At approximately 11:45 p.m. local time in Bahrain, on the night of 3–4 July, long-time human rights defender Ebtesam al-Saegh was detained by state security for the second time in as many months. When Ms. al-Saegh was last detained in the final days of May, the officers torturing her – using physical violence, sexual abuse, and threats to murder her and her children – openly told her they were from Bahrain’s notorious National Security Agency (NSA), and were equally open about the fact that they were torturing her precisely because she was a human rights defender.
Ms. al-Saegh has been a vital advocate for human rights in Bahrain at a time when voicing such opinions inside the country has become extraordinarily dangerous. She has been one of the few people left willing to speak openly on behalf of human rights in Bahrain, and has done so persistently and courageously at increasingly steep personal cost.
In the latest incident, at around midnight a large force of masked, armed security officers deboarded from civilian and police vehicles in front of the al-Saegh family’s home, entered the house with no warrant, and took Ms. al-Saegh away from her husband and children without a word as to why or where she was being taken. Though it is impossible to know for certain when it is the NSA kidnapping someone in Bahrain – by design, because they operate with no identification or accountability – the modus operandi strongly suggests that this detention is their work. Masked men seizing people from their homes in the dead of night with no due process has long been the Agency’s stock-in-trade. Ms. al-Saegh’s family report that they are as confident as they can be that it was the NSA that took her.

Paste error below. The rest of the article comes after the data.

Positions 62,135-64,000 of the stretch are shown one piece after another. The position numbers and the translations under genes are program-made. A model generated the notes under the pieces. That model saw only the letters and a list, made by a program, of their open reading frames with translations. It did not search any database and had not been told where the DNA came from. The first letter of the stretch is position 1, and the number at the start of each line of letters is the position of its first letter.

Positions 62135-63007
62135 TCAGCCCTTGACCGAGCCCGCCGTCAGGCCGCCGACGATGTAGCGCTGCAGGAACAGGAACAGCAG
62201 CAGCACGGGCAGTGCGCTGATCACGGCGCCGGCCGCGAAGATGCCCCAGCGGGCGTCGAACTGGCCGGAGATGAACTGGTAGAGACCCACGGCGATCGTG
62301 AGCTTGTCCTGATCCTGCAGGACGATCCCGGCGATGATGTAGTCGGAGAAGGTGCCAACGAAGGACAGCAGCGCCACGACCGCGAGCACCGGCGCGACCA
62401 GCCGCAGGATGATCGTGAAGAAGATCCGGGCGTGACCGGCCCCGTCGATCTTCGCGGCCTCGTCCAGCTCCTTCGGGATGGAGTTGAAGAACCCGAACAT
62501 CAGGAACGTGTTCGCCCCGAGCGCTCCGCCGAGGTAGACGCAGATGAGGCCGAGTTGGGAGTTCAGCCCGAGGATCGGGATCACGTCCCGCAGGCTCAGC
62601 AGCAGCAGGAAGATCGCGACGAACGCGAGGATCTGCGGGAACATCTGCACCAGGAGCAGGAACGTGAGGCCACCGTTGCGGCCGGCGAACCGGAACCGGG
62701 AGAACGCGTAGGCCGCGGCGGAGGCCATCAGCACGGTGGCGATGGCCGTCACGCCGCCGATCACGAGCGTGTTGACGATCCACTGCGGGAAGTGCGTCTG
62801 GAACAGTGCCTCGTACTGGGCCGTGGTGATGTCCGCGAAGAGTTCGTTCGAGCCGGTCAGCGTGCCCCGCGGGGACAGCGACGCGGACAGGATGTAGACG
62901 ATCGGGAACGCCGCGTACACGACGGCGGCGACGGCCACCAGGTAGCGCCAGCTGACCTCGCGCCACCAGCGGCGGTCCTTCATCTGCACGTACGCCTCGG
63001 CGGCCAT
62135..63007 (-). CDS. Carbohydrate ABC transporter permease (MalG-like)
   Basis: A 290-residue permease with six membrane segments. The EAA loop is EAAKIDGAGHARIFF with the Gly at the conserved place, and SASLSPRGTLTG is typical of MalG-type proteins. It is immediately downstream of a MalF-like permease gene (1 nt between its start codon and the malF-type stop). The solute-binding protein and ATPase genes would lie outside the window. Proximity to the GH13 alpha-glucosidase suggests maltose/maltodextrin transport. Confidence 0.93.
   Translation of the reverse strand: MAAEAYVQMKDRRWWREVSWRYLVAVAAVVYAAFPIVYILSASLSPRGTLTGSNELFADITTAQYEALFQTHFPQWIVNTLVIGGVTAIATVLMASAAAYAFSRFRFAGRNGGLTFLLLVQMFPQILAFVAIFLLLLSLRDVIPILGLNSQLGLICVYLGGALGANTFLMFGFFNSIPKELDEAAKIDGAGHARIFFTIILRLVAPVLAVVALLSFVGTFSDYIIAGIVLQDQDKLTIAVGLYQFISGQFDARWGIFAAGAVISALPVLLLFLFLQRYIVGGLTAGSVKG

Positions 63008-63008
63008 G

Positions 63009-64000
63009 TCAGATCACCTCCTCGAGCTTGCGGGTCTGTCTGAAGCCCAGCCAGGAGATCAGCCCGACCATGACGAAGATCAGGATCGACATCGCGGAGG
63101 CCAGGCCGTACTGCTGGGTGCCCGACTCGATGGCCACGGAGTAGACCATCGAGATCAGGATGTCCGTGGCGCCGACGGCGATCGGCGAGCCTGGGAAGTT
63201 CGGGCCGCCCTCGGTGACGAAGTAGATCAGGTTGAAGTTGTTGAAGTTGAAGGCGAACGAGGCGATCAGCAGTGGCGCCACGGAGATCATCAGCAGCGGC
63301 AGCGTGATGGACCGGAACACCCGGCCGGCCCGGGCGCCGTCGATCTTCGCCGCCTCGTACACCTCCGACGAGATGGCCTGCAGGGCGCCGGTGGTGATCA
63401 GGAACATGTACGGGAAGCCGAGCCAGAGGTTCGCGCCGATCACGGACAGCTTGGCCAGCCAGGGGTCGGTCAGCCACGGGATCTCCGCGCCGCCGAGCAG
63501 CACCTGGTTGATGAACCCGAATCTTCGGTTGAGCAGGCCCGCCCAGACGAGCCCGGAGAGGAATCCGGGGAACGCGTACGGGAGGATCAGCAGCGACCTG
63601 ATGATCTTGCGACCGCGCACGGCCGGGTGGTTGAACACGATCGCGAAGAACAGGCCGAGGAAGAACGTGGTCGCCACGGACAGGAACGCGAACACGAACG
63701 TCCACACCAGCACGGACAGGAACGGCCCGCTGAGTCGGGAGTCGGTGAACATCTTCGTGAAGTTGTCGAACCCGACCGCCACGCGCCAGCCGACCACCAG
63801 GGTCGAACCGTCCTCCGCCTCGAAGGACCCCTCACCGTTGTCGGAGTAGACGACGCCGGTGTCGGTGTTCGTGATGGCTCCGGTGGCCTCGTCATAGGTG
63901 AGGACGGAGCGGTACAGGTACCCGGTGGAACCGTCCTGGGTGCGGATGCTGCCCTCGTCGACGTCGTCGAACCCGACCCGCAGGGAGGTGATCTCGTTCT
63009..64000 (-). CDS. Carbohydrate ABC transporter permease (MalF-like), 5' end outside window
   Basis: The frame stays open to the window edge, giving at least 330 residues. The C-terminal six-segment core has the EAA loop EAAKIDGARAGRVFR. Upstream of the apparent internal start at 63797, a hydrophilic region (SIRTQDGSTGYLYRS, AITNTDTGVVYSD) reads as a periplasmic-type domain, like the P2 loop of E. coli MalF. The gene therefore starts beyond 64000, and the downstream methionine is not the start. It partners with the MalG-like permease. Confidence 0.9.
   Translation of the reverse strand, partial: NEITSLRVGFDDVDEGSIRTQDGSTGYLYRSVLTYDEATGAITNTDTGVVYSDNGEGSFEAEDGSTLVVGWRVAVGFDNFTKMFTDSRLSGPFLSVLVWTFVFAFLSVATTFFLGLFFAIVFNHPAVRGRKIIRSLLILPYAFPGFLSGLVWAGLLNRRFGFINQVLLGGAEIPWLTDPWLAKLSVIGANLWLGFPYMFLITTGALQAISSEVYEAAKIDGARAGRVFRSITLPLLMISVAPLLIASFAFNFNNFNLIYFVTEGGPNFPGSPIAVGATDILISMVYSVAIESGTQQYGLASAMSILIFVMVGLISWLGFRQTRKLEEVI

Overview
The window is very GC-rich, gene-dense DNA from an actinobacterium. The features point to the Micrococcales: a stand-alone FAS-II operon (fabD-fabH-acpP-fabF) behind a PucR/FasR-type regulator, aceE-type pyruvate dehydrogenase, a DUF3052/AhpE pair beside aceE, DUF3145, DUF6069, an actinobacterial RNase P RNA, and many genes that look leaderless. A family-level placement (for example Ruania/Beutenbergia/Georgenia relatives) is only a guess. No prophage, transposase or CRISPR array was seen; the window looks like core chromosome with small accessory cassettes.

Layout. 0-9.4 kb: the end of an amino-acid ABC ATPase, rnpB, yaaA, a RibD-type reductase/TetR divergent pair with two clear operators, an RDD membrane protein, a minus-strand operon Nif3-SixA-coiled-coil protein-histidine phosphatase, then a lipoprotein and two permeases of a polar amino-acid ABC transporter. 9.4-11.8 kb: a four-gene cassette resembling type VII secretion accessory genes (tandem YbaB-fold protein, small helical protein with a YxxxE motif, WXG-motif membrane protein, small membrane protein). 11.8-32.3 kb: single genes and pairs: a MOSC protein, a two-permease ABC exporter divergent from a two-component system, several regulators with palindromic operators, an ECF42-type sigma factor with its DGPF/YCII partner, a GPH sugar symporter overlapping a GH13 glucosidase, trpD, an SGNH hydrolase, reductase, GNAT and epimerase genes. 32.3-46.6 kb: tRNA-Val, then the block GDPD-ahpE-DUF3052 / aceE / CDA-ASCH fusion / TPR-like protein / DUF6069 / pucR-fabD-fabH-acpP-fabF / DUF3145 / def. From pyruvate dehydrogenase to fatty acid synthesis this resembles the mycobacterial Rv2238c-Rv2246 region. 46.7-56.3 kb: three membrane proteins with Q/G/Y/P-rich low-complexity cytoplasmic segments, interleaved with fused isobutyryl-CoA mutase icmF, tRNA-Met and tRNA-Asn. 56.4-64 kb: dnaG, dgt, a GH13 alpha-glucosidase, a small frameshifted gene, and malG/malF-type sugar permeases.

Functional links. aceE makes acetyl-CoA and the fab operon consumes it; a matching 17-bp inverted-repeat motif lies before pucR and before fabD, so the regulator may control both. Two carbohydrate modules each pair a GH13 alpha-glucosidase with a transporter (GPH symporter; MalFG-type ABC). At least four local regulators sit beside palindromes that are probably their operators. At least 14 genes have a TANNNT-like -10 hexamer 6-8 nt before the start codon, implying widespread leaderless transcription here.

Past NSA accomplishments such as the killing by torture of prominent newspaperman Karim Fakhrawy during the Arab Spring made the Agency so notorious that it was forced to go underground for several years after 2011. The Bahraini king recently reauthorized the NSA to serve once again as a “law enforcement” body – in effect, an organ of lawless abduction – which further raises the probability of its involvement in tonight’s action.
Given the known facts of Ms. al-Saegh’s previous detention, she remains at extremely high risk of torture until her location is ascertained and her attorney and international human rights monitors are given unrestricted access to visit and communicate freely and confidentially with her. That is of course pending her release, with compensation, since the Bahraini state can adduce no credible reason for her repeated detention other than its fury that she will not be silent on human rights.
Americans for Democracy & Human Rights in Bahrain denounces this abduction in the strongest terms and expresses its grave fear for the safety and well-being of Ms. al-Saegh. It is imperative that international pressure – in particular, from Bahrain’s key allies and enablers in the U.S. and U.K. – be brought to bear if she is to be freed and saved from further abuses. The Bahraini state today acts without shame or restraint; only the international community’s sense of decency might impose some limits to its behavior.